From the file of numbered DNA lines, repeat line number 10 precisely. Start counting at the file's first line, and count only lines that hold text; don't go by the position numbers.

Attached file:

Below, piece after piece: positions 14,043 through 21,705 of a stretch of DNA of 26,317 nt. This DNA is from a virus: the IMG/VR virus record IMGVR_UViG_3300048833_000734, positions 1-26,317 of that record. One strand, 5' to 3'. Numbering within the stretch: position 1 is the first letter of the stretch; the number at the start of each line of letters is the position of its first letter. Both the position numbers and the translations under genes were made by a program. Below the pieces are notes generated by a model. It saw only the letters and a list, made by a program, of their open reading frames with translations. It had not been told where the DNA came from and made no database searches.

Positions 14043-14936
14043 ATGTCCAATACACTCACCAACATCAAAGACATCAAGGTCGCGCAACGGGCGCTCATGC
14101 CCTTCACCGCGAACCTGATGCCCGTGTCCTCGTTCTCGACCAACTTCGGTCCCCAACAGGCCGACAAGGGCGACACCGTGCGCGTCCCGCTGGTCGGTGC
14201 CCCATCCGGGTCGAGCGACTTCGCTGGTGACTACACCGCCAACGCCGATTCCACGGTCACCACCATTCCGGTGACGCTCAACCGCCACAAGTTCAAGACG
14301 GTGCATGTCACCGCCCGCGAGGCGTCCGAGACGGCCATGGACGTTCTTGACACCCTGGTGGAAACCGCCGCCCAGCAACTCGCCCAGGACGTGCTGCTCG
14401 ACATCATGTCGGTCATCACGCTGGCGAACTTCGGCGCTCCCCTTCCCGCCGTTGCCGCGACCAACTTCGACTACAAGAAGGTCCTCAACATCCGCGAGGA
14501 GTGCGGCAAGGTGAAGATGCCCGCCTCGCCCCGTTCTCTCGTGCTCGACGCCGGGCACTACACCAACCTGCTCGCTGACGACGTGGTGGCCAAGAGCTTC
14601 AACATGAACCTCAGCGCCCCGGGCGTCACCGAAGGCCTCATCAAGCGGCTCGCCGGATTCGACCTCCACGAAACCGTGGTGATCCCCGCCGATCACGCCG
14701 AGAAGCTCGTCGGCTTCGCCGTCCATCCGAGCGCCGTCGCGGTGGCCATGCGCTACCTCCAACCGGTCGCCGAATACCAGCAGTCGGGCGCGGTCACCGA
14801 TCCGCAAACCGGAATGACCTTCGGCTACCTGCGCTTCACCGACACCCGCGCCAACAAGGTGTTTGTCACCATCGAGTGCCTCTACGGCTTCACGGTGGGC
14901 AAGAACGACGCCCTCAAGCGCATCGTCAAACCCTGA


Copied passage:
14701 AGAAGCTCGTCGGCTTCGCCGTCCATCCGAGCGCCGTCGCGGTGGCCATGCGCTACCTCCAACCGGTCGCCGAATACCAGCAGTCGGGCGCGGTCACCGA